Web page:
Bail application delayed for Sandra Munsamy kidnapping accused

Sandra Munsamy was found shackled in a house in Mpumalanga six months after she was kidnapped.
Sandra Munsamy was found shackled in a house in Mpumalanga six months after she was kidnapped.
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The bail application for two men implicated in the multimillion-rand kidnapping case of Durban businesswoman Sandra Munsamy has been postponed.

Accused three and four appeared on Tuesday alongside their co-accused in the Durban magistrate's court, where their hopes to have their bail application finalised were dashed.

This was after the state deposed an affidavit by Hawks investigating officer Abraham Sonnekus that cited various reasons why the pair should be denied bail.

The Hawks previously made an application to bar the media from identifying or photographing the accused due to the sensitive nature of the case.

TimesLIVE reported that accused one and three are South Africans, and accused two and four are Mozambicans. None have been named.

They face charges related to kidnapping, attempted murder, extortion, robbery with aggravated circumstances, and entering and remaining in the country without a valid permit — a count expected to be dropped against the two South Africans after investigators are understood to have verified their citizenship.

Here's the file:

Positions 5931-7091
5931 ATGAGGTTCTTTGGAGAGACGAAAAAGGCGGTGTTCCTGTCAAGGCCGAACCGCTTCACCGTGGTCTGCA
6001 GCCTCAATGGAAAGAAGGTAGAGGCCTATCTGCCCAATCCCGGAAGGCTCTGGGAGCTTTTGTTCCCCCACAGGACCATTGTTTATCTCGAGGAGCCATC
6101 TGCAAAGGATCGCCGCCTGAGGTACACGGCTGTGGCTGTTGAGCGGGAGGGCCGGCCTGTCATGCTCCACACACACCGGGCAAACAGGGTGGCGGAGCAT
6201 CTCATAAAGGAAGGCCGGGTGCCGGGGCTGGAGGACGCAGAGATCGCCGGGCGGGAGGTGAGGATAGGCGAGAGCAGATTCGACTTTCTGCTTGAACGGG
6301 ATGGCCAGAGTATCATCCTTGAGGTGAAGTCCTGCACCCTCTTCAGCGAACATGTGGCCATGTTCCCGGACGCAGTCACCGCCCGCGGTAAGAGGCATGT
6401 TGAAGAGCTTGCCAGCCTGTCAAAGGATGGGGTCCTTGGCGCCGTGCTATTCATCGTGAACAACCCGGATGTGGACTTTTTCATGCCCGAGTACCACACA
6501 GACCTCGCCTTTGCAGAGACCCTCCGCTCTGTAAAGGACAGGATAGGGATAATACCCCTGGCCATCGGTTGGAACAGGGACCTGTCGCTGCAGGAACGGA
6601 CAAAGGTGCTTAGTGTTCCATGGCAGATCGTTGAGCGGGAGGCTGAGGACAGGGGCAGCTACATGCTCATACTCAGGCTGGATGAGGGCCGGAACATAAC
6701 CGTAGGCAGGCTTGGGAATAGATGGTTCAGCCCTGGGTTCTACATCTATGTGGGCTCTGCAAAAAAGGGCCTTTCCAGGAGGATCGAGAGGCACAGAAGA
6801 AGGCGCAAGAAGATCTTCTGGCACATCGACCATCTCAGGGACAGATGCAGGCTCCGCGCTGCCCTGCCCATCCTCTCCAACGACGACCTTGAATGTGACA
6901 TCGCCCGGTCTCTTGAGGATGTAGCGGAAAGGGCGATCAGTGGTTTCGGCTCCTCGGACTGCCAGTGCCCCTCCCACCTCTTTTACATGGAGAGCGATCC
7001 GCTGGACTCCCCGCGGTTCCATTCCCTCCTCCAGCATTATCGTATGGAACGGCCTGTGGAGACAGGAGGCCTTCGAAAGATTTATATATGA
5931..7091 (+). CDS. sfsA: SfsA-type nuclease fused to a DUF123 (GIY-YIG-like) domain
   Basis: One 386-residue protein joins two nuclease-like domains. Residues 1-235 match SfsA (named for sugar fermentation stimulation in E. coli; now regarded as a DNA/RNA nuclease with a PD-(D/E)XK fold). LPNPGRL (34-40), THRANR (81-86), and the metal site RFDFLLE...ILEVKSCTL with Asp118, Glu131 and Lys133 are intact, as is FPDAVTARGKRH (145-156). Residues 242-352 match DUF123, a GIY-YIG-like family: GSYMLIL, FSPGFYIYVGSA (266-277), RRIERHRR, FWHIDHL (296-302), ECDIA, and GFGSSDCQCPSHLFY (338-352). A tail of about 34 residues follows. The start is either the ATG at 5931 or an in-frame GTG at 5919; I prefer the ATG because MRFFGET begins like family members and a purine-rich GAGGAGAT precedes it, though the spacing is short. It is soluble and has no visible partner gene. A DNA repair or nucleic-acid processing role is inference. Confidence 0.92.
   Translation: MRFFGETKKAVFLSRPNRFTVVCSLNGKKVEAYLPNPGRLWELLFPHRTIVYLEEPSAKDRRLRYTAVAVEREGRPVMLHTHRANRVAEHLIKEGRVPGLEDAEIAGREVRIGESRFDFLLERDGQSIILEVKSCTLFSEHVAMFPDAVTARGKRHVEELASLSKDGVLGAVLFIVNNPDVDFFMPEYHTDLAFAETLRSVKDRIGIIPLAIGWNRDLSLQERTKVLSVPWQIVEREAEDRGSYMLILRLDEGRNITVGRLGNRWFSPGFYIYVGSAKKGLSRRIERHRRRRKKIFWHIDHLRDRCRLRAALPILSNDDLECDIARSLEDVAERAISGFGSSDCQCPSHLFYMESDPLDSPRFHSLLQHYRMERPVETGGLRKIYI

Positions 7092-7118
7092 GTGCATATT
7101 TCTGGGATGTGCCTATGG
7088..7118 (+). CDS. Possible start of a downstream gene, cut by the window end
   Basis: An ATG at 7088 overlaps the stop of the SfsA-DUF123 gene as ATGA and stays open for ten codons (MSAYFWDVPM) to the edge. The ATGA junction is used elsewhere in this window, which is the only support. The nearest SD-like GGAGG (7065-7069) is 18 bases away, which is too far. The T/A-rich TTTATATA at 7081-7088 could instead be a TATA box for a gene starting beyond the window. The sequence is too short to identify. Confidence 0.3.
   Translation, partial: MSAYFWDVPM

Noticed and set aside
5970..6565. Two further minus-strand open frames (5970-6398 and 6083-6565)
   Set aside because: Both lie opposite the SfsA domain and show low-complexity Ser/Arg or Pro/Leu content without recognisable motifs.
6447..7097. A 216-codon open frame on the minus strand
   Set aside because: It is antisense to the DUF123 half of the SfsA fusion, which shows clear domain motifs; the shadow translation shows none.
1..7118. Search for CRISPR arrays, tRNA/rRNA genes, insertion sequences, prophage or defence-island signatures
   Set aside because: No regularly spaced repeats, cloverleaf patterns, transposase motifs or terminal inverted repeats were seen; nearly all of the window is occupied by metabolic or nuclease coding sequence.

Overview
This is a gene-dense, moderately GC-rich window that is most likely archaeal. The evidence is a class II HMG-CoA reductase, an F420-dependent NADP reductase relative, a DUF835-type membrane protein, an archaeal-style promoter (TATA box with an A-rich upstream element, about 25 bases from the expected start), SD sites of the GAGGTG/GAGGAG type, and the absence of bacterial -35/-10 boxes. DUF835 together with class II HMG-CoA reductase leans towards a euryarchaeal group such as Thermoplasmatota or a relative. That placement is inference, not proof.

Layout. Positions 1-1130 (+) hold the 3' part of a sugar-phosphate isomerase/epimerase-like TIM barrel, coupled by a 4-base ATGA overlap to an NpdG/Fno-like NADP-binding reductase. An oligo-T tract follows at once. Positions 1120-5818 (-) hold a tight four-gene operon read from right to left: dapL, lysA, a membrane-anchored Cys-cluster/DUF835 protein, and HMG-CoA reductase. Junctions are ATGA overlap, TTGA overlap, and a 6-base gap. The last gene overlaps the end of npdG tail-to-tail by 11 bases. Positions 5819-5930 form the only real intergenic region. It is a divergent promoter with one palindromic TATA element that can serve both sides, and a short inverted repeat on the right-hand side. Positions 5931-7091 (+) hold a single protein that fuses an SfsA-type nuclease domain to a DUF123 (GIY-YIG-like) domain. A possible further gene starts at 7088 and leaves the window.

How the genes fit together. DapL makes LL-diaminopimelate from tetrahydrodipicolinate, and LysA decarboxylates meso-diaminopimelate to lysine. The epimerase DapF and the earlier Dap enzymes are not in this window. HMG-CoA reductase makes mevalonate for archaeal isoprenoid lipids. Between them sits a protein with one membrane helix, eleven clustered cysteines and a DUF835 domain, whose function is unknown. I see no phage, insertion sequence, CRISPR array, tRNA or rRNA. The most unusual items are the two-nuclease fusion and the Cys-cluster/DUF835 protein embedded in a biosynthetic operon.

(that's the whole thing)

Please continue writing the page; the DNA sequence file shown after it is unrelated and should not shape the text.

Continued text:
Munsamy, a key figure in the multibillion-rand Xmoor Transport family business empire, was allegedly kidnapped by armed men, setting in motion a hostage and ransom drama that spanned six months. Hawks detectives found the businesswoman alive and shackled in a house in Emalahleni, Mpumalanga, in November — 162 days after she disappeared.

The Hawks said her captors had demanded ransom of R140m.

Sonnekus said both accused “were complicit in detaining the victim under the most inhumane, undignified condition by keeping her chained to a wall”. 

He said during investigations it was established that the applicants had been conducting intense surveillance on Munsamy, as well as her family.

He added that there was a great likelihood that both applicants would evade trial if they were released on bail due to their extensive travel history to Mozambique, highlighting that SA does not enjoy any extradition agreement with the country.

The matter was postponed to September 3 to allow the accused's defence to respond to Sonnekus's affidavit.